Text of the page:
the noise and traffic gradually increased; when they threaded the
streets between Shoreditch and Smithfield, it had swelled into a
roar of sound and bustle. It was as light as it was likely to
be, till night came on again, and the busy morning of half the
London population had begun.

Turning down Sun Street and Crown Street, and crossing Finsbury

square, Mr. Sikes struck, by way of Chiswell Street, into
Barbican: thence into Long Lane, and so into Smithfield; from
which latter place arose a tumult of discordant sounds that
filled Oliver Twist with amazement.

It was market-morning. The ground was covered, nearly

ankle-deep, with filth and mire; a thick steam, perpetually
rising from the reeking bodies of the cattle, and mingling with
the fog, which seemd to rest upon the chimney-tops, hung heavily
above. All the pens in the centre of the large area, and as many
temporary pens as could be crowded into the vacant space, were
filled with sheep; tied up to posts by the gutter side were long
lines of beasts and oxen, three or four deep. Countrymen,
butchers, drovers, hawkers, boys, thieves, idlers, and vagabonds
of every low grade, were mingled together in a mass; the
whistling of drovers, the barking dogs, the bellowing and
plunging of the oxen, the bleating of sheep, the grunting and
squeaking of pigs, the cries of hawkers, the shouts, oaths, and
quarrelling on all sides; the ringing of bells and roar of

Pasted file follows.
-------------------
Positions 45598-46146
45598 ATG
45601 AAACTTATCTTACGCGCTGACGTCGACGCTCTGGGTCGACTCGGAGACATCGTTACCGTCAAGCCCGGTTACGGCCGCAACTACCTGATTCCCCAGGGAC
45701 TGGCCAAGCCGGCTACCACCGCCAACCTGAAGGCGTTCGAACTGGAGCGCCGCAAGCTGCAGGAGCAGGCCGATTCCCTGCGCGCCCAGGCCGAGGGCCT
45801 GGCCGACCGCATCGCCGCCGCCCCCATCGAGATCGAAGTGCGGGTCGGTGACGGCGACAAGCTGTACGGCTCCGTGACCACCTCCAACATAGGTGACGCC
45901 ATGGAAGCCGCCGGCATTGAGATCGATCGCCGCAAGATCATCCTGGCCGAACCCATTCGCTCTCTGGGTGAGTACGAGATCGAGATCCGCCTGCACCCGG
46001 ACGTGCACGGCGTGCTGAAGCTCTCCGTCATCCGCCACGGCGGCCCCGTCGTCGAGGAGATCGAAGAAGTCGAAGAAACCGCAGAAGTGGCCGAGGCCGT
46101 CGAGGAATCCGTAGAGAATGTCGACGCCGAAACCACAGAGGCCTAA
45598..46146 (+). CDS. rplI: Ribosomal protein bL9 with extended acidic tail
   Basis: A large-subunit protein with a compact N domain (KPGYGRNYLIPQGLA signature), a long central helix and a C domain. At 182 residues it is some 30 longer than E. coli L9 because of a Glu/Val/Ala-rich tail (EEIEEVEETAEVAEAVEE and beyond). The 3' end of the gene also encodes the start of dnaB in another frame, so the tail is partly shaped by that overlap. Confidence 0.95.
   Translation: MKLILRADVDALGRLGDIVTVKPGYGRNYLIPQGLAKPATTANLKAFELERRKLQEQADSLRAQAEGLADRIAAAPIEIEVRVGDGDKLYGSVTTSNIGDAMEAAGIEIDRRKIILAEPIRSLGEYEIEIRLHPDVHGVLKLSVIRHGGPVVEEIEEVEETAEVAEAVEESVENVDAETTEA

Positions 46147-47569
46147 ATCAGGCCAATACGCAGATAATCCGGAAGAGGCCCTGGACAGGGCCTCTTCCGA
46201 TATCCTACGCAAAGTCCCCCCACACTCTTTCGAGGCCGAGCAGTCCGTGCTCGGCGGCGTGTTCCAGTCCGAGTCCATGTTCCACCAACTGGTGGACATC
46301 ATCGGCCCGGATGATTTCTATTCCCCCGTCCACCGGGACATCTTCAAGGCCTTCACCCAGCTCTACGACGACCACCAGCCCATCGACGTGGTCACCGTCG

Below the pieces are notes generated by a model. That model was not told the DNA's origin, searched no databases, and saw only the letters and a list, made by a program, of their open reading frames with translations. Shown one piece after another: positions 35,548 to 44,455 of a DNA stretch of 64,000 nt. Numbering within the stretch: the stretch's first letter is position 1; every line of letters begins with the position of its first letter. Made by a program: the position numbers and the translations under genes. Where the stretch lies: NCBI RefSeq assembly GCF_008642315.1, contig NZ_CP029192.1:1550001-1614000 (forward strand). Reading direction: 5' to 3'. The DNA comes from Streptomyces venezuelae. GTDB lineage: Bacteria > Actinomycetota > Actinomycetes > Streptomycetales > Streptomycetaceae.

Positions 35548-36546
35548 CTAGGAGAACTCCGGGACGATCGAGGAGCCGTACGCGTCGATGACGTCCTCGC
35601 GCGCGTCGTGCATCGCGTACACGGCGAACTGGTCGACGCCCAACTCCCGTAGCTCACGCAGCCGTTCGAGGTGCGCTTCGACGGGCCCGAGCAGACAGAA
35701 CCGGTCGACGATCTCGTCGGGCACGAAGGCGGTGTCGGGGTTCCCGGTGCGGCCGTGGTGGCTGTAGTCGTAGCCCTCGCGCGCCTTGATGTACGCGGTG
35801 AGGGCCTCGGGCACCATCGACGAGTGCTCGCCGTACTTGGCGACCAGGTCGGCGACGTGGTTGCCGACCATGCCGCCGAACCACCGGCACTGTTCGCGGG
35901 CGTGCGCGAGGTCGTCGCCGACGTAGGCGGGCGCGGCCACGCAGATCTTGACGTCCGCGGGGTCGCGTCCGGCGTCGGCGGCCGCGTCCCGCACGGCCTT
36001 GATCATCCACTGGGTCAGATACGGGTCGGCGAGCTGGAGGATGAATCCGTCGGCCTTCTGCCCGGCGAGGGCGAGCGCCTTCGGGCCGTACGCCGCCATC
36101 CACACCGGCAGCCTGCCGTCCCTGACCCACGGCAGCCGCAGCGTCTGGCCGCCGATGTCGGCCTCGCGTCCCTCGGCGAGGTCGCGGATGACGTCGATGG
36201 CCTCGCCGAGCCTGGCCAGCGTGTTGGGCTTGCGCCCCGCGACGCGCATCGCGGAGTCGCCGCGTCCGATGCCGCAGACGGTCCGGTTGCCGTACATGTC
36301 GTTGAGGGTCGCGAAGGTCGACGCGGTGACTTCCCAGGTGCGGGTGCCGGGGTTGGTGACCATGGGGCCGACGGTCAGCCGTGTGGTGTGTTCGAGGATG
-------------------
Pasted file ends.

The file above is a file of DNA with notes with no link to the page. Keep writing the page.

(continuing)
voices, that issued from every public-house; the crowding,
pushing, driving, beating, whooping and yelling; the hideous and
discordant dim that resounded from every corner of the market;
and the unwashed, unshaven, squalid, and dirty figues constantly
running to and fro, and bursting in and out of the throng;
rendered it a stunning and bewildering scene, which quite
confounded the senses.

Mr. Sikes, dragging Oliver after him, elbowed his way through the

thickest of the crowd, and bestowed very little attention on the
numerous sights and sounds, which so astonished the boy. He
nodded, twice or thrice, to a passing friend; and, resisting as
many invitations to take a morning dram, pressed steadily onward,
until they were clear of the turmoil, and had made their way
through Hosier Lane into Holborn.

'Now, young 'un!' said Sikes, looking up at the clock of St.

Andrew's Church, 'hard upon seven! you must step out. Come,
don't lag behind already, Lazy-legs!'

Mr. Sikes accompanied this speech with a jerk at his little